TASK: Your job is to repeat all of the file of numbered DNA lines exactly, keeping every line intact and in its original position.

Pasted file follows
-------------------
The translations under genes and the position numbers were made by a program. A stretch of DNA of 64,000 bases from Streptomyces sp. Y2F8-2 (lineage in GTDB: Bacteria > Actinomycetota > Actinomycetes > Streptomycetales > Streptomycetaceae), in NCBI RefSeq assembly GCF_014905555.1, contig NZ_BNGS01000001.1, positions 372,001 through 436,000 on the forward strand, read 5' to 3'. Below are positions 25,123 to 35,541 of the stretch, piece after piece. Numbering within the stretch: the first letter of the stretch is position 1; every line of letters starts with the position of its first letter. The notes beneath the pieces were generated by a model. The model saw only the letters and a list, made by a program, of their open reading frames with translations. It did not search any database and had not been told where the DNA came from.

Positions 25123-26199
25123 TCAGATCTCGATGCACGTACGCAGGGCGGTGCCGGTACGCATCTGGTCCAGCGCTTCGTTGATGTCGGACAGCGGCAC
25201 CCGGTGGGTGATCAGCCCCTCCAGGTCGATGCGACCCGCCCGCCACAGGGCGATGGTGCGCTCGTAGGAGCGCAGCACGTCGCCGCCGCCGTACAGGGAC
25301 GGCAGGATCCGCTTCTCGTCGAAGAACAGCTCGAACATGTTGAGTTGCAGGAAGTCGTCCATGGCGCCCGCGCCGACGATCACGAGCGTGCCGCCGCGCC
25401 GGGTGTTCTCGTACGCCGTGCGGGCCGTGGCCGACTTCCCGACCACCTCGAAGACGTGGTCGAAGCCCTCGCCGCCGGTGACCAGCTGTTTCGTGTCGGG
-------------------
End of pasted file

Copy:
The translations under genes and the position numbers were made by a program. A stretch of DNA of 64,000 bases from Streptomyces sp. Y2F8-2 (lineage in GTDB: Bacteria > Actinomycetota > Actinomycetes > Streptomycetales > Streptomycetaceae), in NCBI RefSeq assembly GCF_014905555.1, contig NZ_BNGS01000001.1, positions 372,001 through 436,000 on the forward strand, read 5' to 3'. Below are positions 25,123 to 35,541 of the stretch, piece after piece. Numbering within the stretch: the first letter of the stretch is position 1; every line of letters starts with the position of its first letter. The notes beneath the pieces were generated by a model. The model saw only the letters and a list, made by a program, of their open reading frames with translations. It did not search any database and had not been told where the DNA came from.

Positions 25123-26199
25123 TCAGATCTCGATGCACGTACGCAGGGCGGTGCCGGTACGCATCTGGTCCAGCGCTTCGTTGATGTCGGACAGCGGCAC
25201 CCGGTGGGTGATCAGCCCCTCCAGGTCGATGCGACCCGCCCGCCACAGGGCGATGGTGCGCTCGTAGGAGCGCAGCACGTCGCCGCCGCCGTACAGGGAC
25301 GGCAGGATCCGCTTCTCGTCGAAGAACAGCTCGAACATGTTGAGTTGCAGGAAGTCGTCCATGGCGCCCGCGCCGACGATCACGAGCGTGCCGCCGCGCC
25401 GGGTGTTCTCGTACGCCGTGCGGGCCGTGGCCGACTTCCCGACCACCTCGAAGACGTGGTCGAAGCCCTCGCCGCCGGTGACCAGCTGTTTCGTGTCGGG